1. A recent trend in pharmaceutical sales is from the manufacturer to offer a rebate. These rebate programs come with very variable features. Each can affect whether or not you actually get the refund or discount. For example, sometimes the cards must be distributed by the doctor's office. Sometimes, the pharmacies keep them in stock. Sometimes, the card can be downloaded from the Internet. Sometimes, the rebates will mail a check back to you for whatever exceeds a predetermined amount, usually $10 to $20 per prescription. Sometimes, the rebate programs pay for the difference between your copay and a predetermined amount, usually $10-15. Mail order pharmacies never honor the rebate program, so don't even bother asking. It's confusing, aggravating and time consuming.
What's a person supposed to do? Don't give up. Bring a copy of your current formulary with you to each doctor's visit. Ask for any coupons or rebate programs information. Use them every time you go to the pharmacy. No ticket, no lunch, buddy!
2. I was recently mailed sample kits of Nasopure. I had never heard of this before and this means nothing. The kits contain a sample bottle and some packets of sodium chloride mixed with sodium bicarbonate. The bottles seem relatively durable. The instructions recommend using 1/2 ounce per nostril per day. Recall 1 ounce = 30 ml, this is 15 ml/day or the equivalent of 3 teaspoons or 1 tablespoon. For me, this is not enough frequency or volume of saline solution to adequately rinse out the nasal-sinus passages. On Nasopure's website, a kit of 40 packets is $19, which is about $2/packet. Comparing costs with other prepackaged salt mixture's, this is relatively expensive.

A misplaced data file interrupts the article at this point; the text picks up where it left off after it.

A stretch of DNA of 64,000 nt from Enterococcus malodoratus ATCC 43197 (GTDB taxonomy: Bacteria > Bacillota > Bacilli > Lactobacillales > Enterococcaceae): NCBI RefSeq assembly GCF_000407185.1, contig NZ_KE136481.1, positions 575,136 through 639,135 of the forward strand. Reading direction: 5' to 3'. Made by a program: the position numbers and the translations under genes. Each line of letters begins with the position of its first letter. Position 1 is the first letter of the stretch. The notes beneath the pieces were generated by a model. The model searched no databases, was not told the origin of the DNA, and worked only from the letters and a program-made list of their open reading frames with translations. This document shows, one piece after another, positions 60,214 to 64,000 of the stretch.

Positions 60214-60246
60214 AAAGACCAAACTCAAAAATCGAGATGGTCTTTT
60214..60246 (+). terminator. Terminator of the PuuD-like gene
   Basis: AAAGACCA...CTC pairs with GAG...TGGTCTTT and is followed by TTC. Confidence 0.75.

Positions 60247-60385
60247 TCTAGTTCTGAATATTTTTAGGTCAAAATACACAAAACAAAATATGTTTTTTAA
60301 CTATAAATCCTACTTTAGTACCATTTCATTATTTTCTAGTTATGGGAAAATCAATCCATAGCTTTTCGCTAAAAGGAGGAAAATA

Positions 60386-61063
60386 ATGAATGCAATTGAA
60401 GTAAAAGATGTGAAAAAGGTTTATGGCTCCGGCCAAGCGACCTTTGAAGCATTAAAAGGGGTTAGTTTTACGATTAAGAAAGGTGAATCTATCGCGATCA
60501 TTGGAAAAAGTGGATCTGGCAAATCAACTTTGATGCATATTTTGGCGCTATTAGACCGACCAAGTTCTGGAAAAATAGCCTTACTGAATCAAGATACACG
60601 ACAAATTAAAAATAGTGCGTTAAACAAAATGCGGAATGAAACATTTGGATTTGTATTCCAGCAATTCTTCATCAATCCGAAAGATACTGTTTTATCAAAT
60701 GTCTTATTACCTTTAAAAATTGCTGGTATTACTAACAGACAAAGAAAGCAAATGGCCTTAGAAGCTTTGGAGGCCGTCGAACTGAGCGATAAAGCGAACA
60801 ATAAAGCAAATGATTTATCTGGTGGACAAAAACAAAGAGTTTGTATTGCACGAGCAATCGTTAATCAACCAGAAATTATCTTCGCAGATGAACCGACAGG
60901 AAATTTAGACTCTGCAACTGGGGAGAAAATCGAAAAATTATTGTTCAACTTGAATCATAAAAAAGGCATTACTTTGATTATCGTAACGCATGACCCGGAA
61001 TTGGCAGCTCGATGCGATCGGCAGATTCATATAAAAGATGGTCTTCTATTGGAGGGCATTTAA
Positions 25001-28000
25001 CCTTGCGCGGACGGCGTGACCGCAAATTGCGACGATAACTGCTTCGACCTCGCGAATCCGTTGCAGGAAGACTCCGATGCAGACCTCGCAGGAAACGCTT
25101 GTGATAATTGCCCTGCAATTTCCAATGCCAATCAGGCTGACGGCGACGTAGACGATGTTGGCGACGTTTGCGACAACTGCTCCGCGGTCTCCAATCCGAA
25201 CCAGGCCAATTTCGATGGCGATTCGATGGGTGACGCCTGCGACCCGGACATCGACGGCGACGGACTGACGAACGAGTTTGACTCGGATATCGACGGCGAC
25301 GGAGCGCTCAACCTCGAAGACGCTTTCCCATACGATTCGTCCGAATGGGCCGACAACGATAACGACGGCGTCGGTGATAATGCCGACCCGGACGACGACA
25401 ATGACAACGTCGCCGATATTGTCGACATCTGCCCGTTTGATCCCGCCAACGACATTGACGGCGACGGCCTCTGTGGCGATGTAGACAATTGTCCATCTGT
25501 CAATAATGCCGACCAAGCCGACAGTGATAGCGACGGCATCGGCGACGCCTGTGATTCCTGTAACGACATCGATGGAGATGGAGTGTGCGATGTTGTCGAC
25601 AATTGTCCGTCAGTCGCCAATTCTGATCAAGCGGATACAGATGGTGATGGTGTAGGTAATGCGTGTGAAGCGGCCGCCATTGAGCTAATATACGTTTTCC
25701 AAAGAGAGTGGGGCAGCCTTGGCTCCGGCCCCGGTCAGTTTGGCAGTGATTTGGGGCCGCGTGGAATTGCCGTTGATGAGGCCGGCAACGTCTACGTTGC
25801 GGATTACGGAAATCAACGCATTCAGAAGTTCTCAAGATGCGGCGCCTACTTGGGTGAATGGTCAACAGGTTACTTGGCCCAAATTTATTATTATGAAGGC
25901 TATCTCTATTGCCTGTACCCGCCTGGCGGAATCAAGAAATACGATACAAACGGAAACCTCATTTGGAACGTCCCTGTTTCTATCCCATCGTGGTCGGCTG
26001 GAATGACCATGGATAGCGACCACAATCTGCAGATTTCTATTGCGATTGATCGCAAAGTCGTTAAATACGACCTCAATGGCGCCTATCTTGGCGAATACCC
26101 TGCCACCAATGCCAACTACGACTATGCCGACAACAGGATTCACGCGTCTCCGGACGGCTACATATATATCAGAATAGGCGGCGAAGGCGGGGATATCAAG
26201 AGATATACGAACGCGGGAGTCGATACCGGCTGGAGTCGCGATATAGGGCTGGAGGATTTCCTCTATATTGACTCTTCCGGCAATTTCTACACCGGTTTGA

3. Our office was just mailed samples of Chlorox Disinfecting Wipes. The active ingredients are dimethyl benzyl ammonium chloride 0.145% and ethylbenzyl ammonium choloride 0.145% and inactive 99.710%. The Health and Human Services' Household Products Database shows that both chemicals are commonly used in many products. I can't find much information on toxicity from the database, which could be good. One negative is that the versions of this products all have a scent added. There is minimal data on the medical benefits reported in the PubMed database. In bench studies, these chemicals kill influenza A2 and rhinovirus type 14 on their label. For the non-microbiologists reading this, influenza comes in types A and B while rhinovirus has at least 250 types. So recognizing that the wipes can help, they are a lot of viruses that have not been studied. It's not unreasonable to expect that the wipes help, but don't expect miracles from using these wipes either. I can't think of any alternatives, because most other products contain the same two chemicals.
4. I just participated in a health fair and picked up a sample of a new product called "Soothe XP." The ingredients are light mineral oil and mineral oil. These are inert and safe for use in eyes, hence it was approved for OTC status. How does it work? It provides lubrication for the surfaces of your conjunctiva to slide across each other without friction, which is felt as burning and itching. Another, older, OTC product is Stye, which contains "Active Ingredients: Mineral Oil (31.9%), White Petrolatum (57.7%). Inactive Ingredients: Microcrystalline Wax, Stearic Acid, Wheat Germ Oil." This is thicker or more viscous. I have used this and found that it provides longer lasting relief than water-based drops simply because the drops drain quickly into your lacrimal tear ducts and so out of your eyes. Once gone, soon thereafter is the benefit.
If you have questions about these products, ask your doctor... Updated 4/7/09 NK